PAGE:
During our family vacation, our girls took swimming lessons. Before these lessons my oldest, Emie, was pretty scared of the water. But after just a few lessons, she loved to swim! She was doggy-paddling, going underwater with goggles, and even willing to jump off the diving board! It was truly remarkable how fast she and Lily progressed in such a short amount of time. Jaime and I were able to go and look in on one of their lessons, and as I watched my girls interact with their instructors, God gave me a picture of what discipleship is all about. I noticed right away that the swimming instructors did everything with them. They always were close by and exhibited tremendous patience with my girls. Likewise, they used lots of encouragement as they showed my girls step by step what to do. Because of this, I could tell that my girls trusted these ladies and were willing to listen and do what they were asked to do. They developed a relationship with these ladies and looked forward to spending time with them as they proved to be caring and encouraging teachers.
Isn't this what discipleship is all about? When done rightly, discipleship looks much like swimming lessons. As the discipler, you must be willing to establish trust with the one you are discipling and much of that happens in the context of a close personal relationship. This purposeful proximity is really the key to effective discipleship. We must be willing to dive in and "get wet!" I tried to imagine how foolish it would be for these swimming instructors to just sit in a lounge chair up on the cement calling out instructions while my girls were gasping for air in the pool. Would that teach them how to swim? Obviously not. But some Christians believe that discipleship automatically happens as we sit passively under the preached word. Over time, it is believed that these young believers will "get it" and grow on their own. I'm not belittling the importance of preaching, I'm simply uplifting the importance of discipling and how, when coupled with solid, biblical preaching, can transform our lives. Clearly, discipleship happens best in the context of relationships. It cannot be effective when one assumes the role of a passive recipient. Instead, it must be done through intentional, accountable, life-to-life relationships.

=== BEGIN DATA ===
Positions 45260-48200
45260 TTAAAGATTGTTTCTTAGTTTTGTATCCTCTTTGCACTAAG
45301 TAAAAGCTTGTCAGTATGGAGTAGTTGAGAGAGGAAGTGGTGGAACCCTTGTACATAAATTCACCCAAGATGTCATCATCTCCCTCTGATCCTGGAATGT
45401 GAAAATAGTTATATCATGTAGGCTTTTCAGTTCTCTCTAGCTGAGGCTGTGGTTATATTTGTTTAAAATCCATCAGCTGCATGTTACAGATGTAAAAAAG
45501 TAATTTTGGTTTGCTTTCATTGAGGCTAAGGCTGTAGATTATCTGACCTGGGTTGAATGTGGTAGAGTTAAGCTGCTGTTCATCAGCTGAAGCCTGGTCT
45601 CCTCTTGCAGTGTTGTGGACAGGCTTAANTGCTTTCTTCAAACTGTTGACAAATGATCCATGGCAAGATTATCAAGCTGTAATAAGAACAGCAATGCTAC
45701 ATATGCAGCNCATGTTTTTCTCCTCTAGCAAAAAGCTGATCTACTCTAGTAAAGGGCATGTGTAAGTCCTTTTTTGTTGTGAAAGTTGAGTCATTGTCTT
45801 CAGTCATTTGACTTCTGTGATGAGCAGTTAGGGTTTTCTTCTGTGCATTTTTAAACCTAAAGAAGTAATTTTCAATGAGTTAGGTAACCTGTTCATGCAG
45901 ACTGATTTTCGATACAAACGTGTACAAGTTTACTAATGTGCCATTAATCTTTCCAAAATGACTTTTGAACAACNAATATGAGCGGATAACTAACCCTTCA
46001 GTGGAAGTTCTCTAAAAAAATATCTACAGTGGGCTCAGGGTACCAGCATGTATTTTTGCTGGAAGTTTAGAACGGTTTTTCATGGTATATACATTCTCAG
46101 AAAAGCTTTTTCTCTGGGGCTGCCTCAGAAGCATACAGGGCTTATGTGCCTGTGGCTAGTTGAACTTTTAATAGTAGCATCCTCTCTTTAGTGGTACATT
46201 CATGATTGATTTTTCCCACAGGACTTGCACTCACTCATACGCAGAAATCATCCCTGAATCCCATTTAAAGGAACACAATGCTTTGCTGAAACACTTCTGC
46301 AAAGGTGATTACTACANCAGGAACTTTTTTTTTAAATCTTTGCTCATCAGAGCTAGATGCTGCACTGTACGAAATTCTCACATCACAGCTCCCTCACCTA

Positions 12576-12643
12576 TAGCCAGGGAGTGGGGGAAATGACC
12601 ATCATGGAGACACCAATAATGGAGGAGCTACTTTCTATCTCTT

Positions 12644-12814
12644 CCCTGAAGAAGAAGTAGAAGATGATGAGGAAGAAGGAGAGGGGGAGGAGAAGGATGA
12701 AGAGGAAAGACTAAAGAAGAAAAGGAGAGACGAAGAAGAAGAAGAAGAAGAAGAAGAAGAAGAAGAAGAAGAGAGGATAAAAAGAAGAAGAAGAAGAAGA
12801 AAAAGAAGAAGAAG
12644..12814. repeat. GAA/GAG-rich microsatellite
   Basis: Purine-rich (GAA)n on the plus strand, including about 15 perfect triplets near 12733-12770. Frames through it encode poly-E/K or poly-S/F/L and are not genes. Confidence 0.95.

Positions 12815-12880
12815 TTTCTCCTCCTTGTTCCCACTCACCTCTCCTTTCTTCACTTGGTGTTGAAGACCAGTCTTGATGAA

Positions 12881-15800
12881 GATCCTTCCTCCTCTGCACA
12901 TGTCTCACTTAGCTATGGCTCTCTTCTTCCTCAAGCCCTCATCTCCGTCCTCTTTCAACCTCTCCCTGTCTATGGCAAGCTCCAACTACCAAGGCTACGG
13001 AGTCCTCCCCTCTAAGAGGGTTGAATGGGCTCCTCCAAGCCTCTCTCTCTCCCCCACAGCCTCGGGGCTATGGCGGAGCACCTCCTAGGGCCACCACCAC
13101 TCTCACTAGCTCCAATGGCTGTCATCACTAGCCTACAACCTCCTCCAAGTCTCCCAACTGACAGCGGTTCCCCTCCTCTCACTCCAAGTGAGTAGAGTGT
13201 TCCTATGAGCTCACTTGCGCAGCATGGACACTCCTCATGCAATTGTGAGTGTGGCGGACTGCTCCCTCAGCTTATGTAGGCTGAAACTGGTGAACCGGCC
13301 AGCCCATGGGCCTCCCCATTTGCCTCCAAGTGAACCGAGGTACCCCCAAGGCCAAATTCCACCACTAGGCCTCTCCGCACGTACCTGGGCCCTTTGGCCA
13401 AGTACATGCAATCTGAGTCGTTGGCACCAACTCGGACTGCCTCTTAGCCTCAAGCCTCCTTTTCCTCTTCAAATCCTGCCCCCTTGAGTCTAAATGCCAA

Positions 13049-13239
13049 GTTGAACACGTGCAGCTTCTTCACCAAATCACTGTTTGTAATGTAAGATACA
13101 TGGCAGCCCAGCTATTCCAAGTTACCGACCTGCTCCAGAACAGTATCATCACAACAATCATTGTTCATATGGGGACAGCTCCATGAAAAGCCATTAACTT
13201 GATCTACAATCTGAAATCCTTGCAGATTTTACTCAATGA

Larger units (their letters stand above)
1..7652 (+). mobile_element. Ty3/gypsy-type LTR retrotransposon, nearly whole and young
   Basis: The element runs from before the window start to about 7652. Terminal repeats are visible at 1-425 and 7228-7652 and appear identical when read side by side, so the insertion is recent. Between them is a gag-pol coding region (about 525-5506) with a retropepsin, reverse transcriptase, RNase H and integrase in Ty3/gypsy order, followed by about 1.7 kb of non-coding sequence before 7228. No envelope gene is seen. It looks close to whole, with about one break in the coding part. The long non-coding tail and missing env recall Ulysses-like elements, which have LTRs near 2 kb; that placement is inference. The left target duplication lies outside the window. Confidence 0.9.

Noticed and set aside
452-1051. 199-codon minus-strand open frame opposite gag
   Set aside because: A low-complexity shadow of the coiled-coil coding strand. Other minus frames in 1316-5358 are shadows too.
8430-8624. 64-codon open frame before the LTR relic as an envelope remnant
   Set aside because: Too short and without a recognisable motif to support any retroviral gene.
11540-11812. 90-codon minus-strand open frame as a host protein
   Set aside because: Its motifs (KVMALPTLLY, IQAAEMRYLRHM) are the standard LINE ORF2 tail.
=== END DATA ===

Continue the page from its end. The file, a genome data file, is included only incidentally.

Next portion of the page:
Grant Edwards, who first showed me this picture of discipleship in a book he wrote called Swimming Lessons, says, "unless we disciple new believers, getting them firmly rooted in the Christian faith, it's as if we are tossing them into the deep end of a pool and hoping they'll find a way to stay afloat."
So, as I watched my girls go from being scared of the water to jumping off the diving board I asked myself, "What are you doing to help young believers go from being scared in the shallow end of their faith to diving deep into God's Word and His will for their lives?" I had to admit, not much. I realized again the need to take the plunge and be willing to get wet in the waters of discipleship. How about you?